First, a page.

Choose your battles wisely.
One month to the day after President Kennedy’s assassination, the Washington Post published an article by former president Harry Truman.
I think it has become necessary to take another look at the purpose and operations of our Central Intelligence Agency—CIA. At least, I would like to submit here the original reason why I thought it necessary to organize this Agency during my Administration, what I expected it to do and how it was to operate as an arm of the President.
Truman had envisioned the CIA as an impartial information and intelligence collector from “every available source.”
But their collective information reached the President all too frequently in conflicting conclusions. At times, the intelligence reports tended to be slanted to conform to established positions of a given department. This becomes confusing and what’s worse, such intelligence is of little use to a President in reaching the right decisions.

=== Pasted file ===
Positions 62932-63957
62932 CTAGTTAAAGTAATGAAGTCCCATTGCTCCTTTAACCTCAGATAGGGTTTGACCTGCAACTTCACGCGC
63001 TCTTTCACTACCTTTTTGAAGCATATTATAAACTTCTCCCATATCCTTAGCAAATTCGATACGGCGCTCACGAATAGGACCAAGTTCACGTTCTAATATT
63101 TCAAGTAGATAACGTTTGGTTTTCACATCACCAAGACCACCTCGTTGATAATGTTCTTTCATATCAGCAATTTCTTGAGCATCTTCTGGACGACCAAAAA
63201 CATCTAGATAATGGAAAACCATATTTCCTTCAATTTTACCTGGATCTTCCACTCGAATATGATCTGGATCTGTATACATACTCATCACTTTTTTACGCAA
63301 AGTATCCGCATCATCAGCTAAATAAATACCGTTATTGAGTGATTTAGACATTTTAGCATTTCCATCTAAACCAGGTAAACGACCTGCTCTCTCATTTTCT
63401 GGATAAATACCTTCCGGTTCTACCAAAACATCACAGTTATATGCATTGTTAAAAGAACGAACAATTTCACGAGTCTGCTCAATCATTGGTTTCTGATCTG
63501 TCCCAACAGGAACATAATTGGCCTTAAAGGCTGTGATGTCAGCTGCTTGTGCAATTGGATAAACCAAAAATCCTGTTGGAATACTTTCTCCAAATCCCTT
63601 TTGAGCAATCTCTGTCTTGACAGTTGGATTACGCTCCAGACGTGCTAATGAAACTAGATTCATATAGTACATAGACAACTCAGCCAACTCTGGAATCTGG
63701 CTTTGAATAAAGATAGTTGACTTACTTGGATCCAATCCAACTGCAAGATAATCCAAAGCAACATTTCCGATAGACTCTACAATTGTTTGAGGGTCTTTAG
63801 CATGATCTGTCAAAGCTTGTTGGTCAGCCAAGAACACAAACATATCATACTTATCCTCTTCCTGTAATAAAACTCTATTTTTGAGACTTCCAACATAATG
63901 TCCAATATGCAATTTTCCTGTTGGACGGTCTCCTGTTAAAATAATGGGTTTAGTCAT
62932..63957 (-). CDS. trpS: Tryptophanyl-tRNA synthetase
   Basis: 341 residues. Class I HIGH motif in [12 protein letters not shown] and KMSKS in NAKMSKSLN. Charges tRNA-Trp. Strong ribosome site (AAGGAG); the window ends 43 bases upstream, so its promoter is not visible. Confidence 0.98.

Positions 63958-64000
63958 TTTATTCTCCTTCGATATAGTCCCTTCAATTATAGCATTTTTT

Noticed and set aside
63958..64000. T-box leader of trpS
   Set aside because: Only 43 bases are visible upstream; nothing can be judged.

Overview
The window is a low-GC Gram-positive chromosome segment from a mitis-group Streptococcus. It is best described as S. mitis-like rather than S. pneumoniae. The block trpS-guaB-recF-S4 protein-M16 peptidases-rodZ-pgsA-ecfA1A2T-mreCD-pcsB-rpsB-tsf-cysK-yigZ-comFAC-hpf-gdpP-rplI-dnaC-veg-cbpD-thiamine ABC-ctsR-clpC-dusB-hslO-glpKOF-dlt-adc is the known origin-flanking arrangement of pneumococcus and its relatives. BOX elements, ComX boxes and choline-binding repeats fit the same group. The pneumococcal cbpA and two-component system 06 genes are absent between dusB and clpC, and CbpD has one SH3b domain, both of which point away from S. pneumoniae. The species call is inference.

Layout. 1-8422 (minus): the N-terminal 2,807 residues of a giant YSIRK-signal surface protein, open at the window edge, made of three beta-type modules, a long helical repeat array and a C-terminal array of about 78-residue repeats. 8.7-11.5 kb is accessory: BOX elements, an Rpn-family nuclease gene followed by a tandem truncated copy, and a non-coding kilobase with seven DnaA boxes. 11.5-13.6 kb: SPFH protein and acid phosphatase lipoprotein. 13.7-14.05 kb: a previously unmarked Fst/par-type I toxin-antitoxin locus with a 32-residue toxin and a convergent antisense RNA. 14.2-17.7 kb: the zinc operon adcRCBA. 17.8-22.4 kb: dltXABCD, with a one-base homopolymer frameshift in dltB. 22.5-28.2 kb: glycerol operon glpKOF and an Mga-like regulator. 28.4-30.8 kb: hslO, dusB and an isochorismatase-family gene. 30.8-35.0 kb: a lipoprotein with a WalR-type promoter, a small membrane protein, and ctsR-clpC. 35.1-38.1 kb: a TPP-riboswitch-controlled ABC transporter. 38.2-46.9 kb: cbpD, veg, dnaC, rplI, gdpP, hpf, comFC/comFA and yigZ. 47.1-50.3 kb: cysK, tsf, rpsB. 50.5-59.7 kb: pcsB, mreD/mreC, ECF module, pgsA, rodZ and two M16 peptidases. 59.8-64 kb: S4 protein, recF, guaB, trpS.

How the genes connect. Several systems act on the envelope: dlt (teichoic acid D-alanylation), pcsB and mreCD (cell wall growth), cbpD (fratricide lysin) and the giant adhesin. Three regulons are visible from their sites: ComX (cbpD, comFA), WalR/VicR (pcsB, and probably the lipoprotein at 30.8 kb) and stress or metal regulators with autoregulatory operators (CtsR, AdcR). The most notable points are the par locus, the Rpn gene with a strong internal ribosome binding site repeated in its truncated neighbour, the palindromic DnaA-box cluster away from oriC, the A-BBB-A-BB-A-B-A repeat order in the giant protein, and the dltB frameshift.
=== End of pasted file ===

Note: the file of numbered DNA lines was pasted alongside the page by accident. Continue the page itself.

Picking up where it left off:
Therefore, I decided to set up a special organization charged with the collection of all intelligence reports from every available source, and to have those reports reach me as President without department “treatment” or interpretations.
I wanted and needed the information in its “natural raw” state and in as comprehensive a volume as it was practical for me to make full use of it. But the most important thing about this move was to guard against the chance of intelligence being used to influence or to lead the President into unwise decisions—and I thought it was necessary that the President do his own thinking and evaluating.
Truman found, to his dismay, that the CIA had ranged far afield.
For some time I have been disturbed by the way CIA has been diverted from its original assignment. It has become an operational and at times a policy-making arm of the Government.
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